Little innovation and public health, more business as usual.
After being launched in February, the first conference of "The Entrepreneurship and Innovation Programme (EIP) on Agricultural Productivity and Sustainability – Priorities and Delivery Mechanisms" took place on 19 November. Over the last years it has become increasingly evident that a new approach to agricultural innovation and research is needed if the European farming is to meet the challenge of producing under new constraints of resource availability and in line with multiple environmental and societal requirements. To this end, the EIP on agriculture was launched from within the EU Innovation Union initiative in order to meet the objectives of the Europe2020 strategy.
It is believed that innovation is essencial to boost the competitiveness of European agriculture, which is crucial if we are to unlock the full economic and social potential of our rural areas. To that end, in February the European Commission proposed a new Innovation Partnership in the area of “sustainable agricultural productivity”.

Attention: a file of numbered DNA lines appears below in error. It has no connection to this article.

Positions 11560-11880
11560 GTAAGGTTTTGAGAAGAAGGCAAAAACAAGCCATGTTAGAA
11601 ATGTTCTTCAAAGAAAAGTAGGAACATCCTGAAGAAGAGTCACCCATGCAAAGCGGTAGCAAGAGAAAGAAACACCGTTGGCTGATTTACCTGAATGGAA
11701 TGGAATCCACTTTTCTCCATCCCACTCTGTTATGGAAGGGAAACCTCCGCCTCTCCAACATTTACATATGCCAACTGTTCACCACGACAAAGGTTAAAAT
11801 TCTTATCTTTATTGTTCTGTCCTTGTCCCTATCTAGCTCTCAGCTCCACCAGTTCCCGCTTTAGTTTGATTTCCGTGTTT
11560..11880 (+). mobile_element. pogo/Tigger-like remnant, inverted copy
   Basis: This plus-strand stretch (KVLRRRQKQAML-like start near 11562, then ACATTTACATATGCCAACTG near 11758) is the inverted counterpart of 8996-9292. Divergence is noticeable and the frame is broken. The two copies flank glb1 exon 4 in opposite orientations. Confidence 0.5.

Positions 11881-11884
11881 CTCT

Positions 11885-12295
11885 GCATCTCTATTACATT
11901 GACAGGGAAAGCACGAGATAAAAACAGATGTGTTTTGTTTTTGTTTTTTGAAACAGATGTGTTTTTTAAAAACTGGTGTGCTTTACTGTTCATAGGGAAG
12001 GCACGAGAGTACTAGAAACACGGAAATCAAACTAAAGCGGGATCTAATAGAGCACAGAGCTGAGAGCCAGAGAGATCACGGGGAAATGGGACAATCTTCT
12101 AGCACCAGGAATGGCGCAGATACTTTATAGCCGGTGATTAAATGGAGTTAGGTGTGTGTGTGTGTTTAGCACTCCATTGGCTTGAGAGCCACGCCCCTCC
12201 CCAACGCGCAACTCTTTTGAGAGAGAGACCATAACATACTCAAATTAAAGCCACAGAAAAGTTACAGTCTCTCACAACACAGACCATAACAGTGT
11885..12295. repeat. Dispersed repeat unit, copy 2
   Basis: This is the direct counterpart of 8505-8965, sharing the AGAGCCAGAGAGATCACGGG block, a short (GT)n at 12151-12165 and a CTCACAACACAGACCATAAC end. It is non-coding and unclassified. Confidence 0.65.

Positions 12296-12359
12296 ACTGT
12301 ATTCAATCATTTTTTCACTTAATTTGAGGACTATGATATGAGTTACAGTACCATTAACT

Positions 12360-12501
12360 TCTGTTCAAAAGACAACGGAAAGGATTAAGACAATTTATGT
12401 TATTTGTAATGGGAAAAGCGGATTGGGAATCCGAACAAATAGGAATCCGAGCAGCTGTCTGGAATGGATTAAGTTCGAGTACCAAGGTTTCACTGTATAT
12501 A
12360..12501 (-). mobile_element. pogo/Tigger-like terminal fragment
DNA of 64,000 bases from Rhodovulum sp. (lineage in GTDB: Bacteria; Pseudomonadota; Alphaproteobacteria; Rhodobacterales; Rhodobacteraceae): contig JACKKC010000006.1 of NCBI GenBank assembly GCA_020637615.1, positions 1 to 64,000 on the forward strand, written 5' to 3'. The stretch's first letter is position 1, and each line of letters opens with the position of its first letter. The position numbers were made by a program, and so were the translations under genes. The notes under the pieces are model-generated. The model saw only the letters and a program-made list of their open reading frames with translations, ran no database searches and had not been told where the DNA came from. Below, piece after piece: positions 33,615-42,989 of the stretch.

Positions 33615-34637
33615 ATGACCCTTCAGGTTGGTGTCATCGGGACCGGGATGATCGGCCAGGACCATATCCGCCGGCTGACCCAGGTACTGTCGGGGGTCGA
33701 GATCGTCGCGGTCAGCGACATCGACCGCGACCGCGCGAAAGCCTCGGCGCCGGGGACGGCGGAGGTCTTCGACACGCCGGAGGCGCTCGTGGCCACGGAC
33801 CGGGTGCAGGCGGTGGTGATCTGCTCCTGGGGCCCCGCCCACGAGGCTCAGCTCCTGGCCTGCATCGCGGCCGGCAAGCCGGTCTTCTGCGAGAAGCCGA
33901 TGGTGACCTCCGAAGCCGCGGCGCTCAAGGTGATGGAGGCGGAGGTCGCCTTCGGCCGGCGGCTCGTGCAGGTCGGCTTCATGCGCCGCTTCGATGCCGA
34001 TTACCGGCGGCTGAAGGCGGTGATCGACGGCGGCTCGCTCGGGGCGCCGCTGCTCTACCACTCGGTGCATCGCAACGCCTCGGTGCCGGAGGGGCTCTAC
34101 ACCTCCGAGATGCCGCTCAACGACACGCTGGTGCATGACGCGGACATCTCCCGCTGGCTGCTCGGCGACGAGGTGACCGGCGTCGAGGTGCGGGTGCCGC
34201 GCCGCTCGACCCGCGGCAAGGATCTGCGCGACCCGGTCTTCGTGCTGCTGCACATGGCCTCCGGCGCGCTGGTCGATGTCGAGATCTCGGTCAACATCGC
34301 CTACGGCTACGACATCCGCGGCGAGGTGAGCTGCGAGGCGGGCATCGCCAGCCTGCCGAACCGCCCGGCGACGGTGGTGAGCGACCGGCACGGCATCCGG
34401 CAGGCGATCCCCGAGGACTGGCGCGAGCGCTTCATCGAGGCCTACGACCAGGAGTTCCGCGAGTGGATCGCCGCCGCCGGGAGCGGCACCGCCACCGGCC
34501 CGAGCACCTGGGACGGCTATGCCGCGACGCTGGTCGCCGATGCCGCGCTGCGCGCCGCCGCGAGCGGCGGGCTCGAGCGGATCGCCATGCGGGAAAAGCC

According to the European Commission, the EIP will provide a new approach by creating working interface between agriculture, bio-economy, science, advisors, environmental groups, consumers, and other stakeholders at EU, national and regional level. It will help to ’’bring innovative research results faster from science to practice, to encourage the sharing of knowledge and experience, and to ensure a systematic feedback about needs from practice to the scientific community’’. In order to improve quality of life and position Europe as a global leader, the Commission champions a enhanced innovation effort across the public and private sector of agriculture and food production.
The conference of 19 November, was the very first one on this subject and it gathered various stakeholders like European and national farmers’ organisations; representatives of EU Member States; delegates of the Standing Committee on Agricultural Research (SCAR); representatives of national advisory bodies; researchers and academics; environmental NGOs; Civil Society organisation; and representatives of on-going initiatives within the research framework.
The outcome of the conference will feed into the work of the Steering Board for the EIP. However, ’’the focus is predominantly on increased agricultural productivity, business-oriented, with little consideration to true societal challenges.’’
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